A coalition of companies serving the electric industry, collectively known as the “Demand Response Supporters,” filed a protest today with the Federal Energy Regulatory Commission (FERC), asking the FERC to establish market rules that will put the value of demand response on equal footing with compensation for generation. The resulting rules will encourage customers to be more engaged in energy markets, promote efficiency and facilitate the broader adoption of demand response, which has proven to be a valuable resource for maintaining grid reliability and price stability throughout the PJM region.
The protest was filed in response to a recent proposal by PJM Interconnection LLC. The members of the coalition are the PJM Industrial Customer Coalition (PJMICC), Comverge Inc., EnergyConnect Inc., EnerNOC Inc., Viridity Energy Inc. and Wal-Mart Stores East L.P.
According to the protest, electricity markets are currently structured in a way that denies customers the opportunity to make energy usage decisions based on price. However, new smart grid and demand response technologies provide effective tools for addressing this historic problem. The coalition is proposing a simple solution — demand response participants should be compensated for their engagement at the same price that generators are paid, i.e. the full locational market clearing price (LMP). The pending proceeding at the FERC provides the commission with an opportunity to put in place rules that will facilitate greater levels of demand responsiveness in the wholesale markets and lower overall prices to all consumers.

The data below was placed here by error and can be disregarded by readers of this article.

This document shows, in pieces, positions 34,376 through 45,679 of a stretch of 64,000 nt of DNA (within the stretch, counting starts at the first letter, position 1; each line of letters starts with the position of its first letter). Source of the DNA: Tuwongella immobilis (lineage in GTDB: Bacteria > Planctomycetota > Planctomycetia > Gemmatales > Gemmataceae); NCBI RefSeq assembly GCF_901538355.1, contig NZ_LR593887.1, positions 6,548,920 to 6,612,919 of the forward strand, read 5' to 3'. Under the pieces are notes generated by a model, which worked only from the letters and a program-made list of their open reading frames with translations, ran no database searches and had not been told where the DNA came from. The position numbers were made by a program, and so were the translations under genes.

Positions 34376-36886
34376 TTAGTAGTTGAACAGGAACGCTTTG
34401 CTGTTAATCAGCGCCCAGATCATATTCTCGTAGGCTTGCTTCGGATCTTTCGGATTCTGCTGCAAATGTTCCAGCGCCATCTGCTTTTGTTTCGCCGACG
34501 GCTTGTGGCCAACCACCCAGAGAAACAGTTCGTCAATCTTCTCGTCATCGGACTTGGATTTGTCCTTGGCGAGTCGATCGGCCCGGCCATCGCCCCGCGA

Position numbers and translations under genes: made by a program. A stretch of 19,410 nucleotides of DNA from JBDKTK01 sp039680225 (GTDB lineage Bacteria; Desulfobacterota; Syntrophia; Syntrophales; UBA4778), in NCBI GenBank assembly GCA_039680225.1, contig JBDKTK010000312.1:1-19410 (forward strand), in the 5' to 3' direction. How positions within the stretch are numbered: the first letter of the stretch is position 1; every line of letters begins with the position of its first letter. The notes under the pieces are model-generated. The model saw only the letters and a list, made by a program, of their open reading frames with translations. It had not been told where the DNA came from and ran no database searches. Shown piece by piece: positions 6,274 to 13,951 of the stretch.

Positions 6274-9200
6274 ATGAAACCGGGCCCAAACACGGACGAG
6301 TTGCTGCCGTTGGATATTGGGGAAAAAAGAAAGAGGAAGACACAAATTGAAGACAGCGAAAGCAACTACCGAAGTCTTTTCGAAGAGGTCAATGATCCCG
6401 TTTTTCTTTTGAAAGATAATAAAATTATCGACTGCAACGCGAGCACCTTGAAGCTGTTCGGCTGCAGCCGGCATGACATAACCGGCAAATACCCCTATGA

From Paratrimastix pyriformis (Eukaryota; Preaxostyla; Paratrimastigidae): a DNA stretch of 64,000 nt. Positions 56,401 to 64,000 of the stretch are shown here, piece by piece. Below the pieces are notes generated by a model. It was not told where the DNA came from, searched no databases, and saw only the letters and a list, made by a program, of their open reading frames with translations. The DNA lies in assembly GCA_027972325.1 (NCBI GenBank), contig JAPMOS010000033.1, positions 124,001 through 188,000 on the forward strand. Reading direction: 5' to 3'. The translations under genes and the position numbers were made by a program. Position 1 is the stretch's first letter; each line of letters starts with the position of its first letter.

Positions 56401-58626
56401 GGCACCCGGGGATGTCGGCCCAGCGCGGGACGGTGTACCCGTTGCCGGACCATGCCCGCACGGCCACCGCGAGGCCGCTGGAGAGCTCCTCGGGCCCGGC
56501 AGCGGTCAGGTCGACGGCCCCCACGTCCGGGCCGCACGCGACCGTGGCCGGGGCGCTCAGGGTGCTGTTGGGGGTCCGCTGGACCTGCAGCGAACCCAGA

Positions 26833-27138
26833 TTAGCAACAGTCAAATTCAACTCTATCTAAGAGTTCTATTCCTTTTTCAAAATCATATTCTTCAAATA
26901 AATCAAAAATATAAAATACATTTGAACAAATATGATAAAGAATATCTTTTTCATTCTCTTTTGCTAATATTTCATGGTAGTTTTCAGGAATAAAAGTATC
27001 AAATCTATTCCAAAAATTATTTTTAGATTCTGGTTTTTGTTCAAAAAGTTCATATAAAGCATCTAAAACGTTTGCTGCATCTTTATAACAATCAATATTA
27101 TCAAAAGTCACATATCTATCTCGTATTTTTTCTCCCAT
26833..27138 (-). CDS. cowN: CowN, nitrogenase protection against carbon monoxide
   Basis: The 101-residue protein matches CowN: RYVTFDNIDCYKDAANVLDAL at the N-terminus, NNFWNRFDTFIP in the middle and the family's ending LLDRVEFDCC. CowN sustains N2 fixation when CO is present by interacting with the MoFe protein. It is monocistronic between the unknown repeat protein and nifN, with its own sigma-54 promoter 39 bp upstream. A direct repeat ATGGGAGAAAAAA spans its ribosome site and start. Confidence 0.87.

The protest asserts that putting these pricing structures into place will eventually result in a more balanced and sustainable energy grid where customers and grid operators can work together to drop, shift, interrupt, integrate and balance energy usage in an effort to reduce dependence on traditional sources of energy generation, increase energy efficiency and save money.
The protest includes affidavits from electricity consumers, a former State Regulator and a prominent economist, all of whom make the point that greater involvement by customers in the markets, prompted by adequate compensation for demand response, will further the public interest in a number of significant respects.